If a circumstance arises where an accident is unavoidable -- say, for instance, a child runs out into the street -- the computers that control the car do not yet have the ethical reasoning to deduce whether they should sacrifice the driver by suddenly swerving away, or run down the child. 

Now, this is an obvious oversimplification of a tricky and possibly unsolvable problem. They linked to some Wired articles which actually provide the horrible ethical dilemma in question and some interesting discussion about what the ethics of a robotic car should be and who should decide them. Partick Lin argues that drivers should not have control over ethical settings on cars to be used to make choices in these situations. The idea of these settings is mostly to save companies from liability and somehow make the driver responsible because of a choice they made on a software screen months or years earlier. Meanwhile, Jason Millar argues the driver should have some input and the situation should be treated as we do informed consent about impossible choices in healthcare. They both make some good points but either way, asking for these preferences up front, rather than in the context of the moment makes it a different moral question. You can't really know the answer until you're there.

Should your car always save you first or pedestrians first, if it computes that there's no way to save both of you? How do you answer such a question? Perhaps more importantly what if the car is wrong? What if the onboard AI has the wrong assessment of the situation and there was a way to save everyone? Then the ethics settings wouldn't really matter would they?

Maybe the question designers need to ask themselves is:
"Do you believe in a no win scenario?"

We live in an age where the machines we interact with daily are becoming intelligent enough to do complex tasks for us, tasks that require training and licensing like driving. We need to be careful not to fool ourselves into thinking these machines are just like us, that they can make human, ethical choices. We've accepted that the fact that machines can play chess better than us doesn't mean they're smarter or that we aren't logical. Driving a car is no different, being able to do it doesn't mean the car can make the hard choices for us.

A machine can only optimize its decisions based on the values it has been given and based on the information it has. In systems like robotic cars, much of that information is uncertain. It has an estimate of what is going on in the world when it is driving and it detects a person jump into the road. It can estimate the odds of getting around the person, the probability of the driver surviving. It can do this faster than us but it does this using its own model and information, not ours.

At this time, no machine can make ethical choices, they can only give a human the information needed to make an ethical choice. Meanwhile, our onboard intelligent computer, our brain, has infinitely more experience and wiring to help us make ethical choices. We also are able to discuss what morality means, justify values based on our lives and those of people we love or based on our beliefs. A machine can do none of this until it has everything we have, until it is truly alive. We humans still get it wrong, quite a lot actually, but right now only humans can make ethical choices. Machines can only help us do it.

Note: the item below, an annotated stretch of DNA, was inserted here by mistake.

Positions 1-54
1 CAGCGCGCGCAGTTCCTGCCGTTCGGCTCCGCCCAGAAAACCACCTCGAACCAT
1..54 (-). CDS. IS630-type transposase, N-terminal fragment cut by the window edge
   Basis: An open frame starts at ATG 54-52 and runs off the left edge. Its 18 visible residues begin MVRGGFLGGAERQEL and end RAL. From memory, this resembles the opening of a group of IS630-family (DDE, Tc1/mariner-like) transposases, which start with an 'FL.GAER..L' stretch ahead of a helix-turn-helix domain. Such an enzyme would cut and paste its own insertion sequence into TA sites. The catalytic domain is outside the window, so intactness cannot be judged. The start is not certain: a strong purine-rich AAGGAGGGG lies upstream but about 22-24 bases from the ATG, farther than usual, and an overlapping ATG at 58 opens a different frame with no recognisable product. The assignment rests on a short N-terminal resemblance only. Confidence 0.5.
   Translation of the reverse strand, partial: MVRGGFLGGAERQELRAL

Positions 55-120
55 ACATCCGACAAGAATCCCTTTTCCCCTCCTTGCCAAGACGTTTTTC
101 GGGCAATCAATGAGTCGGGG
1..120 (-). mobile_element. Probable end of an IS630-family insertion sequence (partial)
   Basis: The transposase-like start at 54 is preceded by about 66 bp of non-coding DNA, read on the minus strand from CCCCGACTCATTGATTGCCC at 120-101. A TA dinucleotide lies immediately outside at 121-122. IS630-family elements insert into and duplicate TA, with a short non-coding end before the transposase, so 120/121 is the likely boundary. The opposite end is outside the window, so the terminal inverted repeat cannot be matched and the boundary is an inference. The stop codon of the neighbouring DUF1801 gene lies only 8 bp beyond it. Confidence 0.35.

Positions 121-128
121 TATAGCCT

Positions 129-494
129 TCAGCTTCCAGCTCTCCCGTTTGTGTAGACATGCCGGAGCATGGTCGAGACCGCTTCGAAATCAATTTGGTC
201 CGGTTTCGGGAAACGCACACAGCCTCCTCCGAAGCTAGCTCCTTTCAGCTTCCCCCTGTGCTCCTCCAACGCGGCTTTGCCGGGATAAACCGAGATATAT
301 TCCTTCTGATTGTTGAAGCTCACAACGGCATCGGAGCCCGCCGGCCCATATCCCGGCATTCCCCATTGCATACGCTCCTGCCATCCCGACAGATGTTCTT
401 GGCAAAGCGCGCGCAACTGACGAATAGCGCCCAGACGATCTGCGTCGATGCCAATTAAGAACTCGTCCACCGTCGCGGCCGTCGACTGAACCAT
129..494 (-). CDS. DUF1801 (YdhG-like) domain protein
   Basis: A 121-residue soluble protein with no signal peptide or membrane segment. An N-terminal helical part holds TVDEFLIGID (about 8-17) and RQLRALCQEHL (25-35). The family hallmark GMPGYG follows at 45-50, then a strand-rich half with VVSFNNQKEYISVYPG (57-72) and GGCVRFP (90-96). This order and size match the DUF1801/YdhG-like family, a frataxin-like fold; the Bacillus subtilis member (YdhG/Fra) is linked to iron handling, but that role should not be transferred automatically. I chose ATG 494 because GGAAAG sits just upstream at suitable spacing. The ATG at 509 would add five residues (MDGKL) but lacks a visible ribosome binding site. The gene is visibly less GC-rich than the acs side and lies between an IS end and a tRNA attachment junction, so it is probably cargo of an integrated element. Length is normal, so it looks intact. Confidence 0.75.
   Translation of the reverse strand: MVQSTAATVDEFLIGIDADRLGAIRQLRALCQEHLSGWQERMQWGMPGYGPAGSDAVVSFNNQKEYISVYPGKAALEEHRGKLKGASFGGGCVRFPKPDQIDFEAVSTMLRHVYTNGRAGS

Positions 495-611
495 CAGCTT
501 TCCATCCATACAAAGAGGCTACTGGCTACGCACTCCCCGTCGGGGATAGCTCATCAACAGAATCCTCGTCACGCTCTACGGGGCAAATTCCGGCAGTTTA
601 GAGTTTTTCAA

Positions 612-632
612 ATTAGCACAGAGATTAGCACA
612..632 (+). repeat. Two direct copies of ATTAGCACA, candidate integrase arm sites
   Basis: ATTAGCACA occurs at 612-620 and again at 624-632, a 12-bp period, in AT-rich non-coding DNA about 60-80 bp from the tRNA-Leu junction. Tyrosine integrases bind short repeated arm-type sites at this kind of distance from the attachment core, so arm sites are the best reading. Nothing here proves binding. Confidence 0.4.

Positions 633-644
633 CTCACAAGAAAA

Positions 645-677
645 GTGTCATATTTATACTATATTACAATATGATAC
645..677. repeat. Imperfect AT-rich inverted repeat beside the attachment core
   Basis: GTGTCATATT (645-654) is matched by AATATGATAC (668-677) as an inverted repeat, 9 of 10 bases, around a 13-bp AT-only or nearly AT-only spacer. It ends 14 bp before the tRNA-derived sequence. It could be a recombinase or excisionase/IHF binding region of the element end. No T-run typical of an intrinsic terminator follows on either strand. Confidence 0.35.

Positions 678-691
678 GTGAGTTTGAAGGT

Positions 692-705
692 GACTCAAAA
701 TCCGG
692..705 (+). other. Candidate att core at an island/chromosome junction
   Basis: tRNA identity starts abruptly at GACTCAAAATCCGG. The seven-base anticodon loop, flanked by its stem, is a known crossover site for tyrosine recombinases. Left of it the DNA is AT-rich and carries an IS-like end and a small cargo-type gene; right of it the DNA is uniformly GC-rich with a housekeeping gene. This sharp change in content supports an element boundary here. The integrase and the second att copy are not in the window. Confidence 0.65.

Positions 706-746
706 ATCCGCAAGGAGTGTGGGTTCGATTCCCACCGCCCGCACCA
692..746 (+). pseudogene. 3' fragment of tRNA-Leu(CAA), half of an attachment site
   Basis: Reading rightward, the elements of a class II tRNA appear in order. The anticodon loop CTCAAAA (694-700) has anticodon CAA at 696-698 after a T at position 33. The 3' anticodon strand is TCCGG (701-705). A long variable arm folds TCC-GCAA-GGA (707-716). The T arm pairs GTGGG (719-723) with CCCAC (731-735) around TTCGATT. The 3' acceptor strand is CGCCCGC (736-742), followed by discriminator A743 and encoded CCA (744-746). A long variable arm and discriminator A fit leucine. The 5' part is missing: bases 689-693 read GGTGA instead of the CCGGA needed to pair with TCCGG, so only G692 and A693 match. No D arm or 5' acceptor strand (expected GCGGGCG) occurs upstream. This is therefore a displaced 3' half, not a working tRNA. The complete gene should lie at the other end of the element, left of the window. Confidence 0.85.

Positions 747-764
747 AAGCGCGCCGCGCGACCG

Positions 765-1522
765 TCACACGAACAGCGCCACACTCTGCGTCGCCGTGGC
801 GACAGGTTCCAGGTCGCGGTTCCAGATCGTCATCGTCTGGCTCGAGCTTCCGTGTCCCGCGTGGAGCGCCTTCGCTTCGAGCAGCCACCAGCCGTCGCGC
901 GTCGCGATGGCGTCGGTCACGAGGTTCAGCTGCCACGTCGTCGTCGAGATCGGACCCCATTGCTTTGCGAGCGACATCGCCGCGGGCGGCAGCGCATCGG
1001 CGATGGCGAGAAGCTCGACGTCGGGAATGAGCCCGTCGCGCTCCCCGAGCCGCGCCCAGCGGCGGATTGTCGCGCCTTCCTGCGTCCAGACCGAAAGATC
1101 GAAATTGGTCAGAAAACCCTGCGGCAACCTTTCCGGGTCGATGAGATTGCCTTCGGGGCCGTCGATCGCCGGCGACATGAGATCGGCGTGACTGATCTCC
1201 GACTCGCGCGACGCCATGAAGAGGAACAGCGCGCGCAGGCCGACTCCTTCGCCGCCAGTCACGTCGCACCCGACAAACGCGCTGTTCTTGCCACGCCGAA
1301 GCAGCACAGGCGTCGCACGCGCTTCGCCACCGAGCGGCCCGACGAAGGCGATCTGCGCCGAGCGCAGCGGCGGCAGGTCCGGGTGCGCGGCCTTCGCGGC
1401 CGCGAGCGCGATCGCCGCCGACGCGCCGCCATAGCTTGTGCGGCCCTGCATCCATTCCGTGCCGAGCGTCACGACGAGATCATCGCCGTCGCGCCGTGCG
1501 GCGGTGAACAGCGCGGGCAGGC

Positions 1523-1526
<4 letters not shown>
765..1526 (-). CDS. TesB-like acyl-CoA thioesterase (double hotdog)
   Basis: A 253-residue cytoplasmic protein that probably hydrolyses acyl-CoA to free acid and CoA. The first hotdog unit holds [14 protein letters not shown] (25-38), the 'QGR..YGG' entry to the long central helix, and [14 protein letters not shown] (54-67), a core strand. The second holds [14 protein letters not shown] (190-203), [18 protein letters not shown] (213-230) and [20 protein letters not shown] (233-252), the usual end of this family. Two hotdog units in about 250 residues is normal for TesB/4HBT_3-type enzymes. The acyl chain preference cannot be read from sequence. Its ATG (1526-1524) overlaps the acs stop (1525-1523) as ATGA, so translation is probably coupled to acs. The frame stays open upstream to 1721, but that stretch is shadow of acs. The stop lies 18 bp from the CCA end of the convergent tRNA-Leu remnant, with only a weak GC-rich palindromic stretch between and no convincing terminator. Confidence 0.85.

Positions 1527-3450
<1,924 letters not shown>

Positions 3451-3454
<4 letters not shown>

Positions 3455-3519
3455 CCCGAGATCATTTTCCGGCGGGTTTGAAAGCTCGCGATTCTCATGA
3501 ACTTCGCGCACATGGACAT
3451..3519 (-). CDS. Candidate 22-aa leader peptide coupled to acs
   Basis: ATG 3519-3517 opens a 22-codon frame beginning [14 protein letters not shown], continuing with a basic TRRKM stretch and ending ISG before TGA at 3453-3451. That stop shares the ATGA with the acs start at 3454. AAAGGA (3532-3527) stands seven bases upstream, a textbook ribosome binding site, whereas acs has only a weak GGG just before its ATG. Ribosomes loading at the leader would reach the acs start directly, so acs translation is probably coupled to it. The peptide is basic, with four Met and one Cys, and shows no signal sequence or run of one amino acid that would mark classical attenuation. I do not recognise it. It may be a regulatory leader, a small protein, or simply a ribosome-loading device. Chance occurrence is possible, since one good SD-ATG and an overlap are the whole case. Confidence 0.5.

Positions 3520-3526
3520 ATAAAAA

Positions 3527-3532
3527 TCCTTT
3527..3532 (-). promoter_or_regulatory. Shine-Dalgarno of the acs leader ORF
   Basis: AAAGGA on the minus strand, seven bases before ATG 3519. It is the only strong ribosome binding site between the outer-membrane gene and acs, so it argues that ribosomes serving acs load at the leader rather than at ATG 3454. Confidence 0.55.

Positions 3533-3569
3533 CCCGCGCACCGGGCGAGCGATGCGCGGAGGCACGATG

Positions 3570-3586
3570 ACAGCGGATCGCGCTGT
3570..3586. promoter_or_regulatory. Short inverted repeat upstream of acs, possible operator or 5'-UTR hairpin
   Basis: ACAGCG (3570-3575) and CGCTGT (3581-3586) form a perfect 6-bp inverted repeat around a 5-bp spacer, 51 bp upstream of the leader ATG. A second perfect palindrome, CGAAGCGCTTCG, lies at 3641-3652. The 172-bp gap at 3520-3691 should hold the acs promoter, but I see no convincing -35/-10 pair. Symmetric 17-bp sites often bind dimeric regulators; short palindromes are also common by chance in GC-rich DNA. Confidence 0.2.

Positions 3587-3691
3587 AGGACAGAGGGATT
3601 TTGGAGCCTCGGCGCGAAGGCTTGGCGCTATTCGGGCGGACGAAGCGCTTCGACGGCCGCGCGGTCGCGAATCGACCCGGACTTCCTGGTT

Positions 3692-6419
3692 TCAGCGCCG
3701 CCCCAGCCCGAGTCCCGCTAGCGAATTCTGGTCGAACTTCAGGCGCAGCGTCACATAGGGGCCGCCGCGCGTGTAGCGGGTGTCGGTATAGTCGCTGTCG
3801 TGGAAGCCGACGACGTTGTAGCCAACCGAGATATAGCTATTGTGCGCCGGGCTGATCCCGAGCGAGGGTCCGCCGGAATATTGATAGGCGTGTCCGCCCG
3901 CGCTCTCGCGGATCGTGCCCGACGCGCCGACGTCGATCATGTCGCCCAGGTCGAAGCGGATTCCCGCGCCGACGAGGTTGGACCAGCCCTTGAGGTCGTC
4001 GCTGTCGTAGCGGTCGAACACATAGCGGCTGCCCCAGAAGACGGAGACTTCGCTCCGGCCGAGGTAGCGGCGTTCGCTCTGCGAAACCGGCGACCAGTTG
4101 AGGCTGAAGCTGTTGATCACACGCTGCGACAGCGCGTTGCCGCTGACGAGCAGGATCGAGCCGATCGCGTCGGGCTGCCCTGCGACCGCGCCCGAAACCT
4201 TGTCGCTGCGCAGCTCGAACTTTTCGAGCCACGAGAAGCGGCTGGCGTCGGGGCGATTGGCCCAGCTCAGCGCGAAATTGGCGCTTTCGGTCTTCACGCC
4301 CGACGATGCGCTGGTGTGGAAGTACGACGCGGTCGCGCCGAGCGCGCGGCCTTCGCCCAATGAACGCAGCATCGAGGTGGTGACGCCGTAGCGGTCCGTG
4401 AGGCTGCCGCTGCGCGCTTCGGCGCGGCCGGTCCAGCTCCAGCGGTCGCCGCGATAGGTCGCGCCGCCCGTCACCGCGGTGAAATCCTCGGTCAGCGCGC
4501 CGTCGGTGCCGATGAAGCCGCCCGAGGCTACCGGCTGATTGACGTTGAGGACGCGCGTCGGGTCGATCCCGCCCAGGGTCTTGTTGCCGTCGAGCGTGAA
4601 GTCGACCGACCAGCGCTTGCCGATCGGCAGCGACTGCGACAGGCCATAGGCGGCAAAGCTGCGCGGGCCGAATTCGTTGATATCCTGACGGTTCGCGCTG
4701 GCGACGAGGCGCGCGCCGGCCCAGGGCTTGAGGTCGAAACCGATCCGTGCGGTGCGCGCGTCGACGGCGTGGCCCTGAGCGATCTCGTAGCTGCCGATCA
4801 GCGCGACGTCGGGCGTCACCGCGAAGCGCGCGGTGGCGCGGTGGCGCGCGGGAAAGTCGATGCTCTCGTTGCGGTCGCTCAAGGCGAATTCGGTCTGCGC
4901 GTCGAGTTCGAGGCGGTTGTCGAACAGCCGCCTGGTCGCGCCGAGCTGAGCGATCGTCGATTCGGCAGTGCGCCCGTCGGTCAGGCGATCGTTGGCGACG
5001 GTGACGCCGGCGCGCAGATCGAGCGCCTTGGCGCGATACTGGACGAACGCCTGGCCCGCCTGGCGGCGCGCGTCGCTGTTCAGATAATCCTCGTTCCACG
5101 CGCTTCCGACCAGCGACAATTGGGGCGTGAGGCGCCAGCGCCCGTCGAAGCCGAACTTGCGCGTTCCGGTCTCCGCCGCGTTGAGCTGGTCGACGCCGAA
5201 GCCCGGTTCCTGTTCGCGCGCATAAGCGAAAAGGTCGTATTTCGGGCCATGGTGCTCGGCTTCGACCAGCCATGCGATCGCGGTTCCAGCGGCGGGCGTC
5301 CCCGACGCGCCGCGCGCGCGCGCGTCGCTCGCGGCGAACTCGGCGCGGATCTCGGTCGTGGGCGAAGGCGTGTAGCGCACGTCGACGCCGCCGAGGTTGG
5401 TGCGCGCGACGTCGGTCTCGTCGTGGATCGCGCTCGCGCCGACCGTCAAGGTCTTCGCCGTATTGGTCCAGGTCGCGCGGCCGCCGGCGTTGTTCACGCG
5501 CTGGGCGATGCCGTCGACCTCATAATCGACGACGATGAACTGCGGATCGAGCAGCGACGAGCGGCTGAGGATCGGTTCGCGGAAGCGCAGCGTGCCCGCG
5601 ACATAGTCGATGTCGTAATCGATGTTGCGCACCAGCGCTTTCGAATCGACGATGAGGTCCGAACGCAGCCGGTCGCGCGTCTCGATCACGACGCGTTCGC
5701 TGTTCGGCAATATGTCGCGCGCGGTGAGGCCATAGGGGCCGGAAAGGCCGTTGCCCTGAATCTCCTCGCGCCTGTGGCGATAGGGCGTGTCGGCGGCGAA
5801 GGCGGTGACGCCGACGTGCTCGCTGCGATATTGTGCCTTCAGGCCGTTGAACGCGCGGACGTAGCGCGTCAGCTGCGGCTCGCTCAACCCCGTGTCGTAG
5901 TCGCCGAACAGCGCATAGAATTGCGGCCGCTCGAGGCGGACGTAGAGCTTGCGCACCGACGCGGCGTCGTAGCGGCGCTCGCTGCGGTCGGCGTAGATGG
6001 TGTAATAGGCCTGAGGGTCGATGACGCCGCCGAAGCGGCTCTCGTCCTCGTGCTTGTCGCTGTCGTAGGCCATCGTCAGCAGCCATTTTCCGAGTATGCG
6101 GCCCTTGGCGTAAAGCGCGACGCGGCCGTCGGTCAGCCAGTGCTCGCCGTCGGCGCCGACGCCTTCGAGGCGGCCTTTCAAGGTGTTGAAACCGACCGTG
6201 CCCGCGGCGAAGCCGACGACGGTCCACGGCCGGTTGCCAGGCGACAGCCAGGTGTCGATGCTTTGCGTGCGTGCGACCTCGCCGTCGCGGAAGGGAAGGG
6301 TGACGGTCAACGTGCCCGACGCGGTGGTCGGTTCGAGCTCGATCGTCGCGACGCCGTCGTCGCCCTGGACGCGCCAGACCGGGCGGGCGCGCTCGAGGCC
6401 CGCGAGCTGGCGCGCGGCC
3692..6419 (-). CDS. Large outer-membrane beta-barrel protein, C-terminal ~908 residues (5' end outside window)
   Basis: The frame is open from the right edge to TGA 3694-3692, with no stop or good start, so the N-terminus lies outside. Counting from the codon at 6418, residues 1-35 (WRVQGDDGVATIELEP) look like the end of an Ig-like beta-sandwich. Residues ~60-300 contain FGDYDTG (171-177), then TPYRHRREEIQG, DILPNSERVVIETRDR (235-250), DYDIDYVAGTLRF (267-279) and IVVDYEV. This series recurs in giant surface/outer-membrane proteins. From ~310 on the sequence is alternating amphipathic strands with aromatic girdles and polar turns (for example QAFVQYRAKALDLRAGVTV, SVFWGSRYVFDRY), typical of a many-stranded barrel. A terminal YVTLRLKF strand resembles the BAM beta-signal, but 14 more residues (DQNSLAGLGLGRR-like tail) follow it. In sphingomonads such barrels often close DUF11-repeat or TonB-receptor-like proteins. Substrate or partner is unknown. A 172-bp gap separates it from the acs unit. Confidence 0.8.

So what does this mean for robotic cars? We need to consider another option these two articles didn't, that cars cannot be fully automated until this ethical question is solved. It seems to me this ethical question will only be solved in two ways. We can all agree to accept robotic cars making the wrong choice with a certain frequency, as we accept the infrequent failure of a bridge or plane. Or perhaps someday we will have truly living, intelligent machines which understand morality and values just as well as we do. Although in that situation it might be surprising that such entities would be happy to simply drive our cars for us. Perhaps a general purpose self aware butler AI would do it as one of it's many duties.

Until this happens it would mean the driver of an autonomous robotic car could not take a nap or read a book while the car is driving. They could relax, listen to music or books, or talk on the phone, maybe they could read email on a heads up dash display. But they would need to be alert and aware enough of the situation around them to make a quick ethical choice if the car asks.

This isn't a solution either of course, since the car will need a default to follow if the human fails to respond in time. Or what if the human makes a decision that is clearly the wrong one, will we really blame only them and not the manufacturer of the car for allowing it? I don't know.

The important thing in this discussion is to clearly keep in mind the distinction between machines which make optimizing decisions and humans which can make ethical decisions. These are completely separate entities, and no amount of ethical preference settings will make a car, or any machine, ethical until it knows what morality means. So let's no fool ourselves into thinking it can.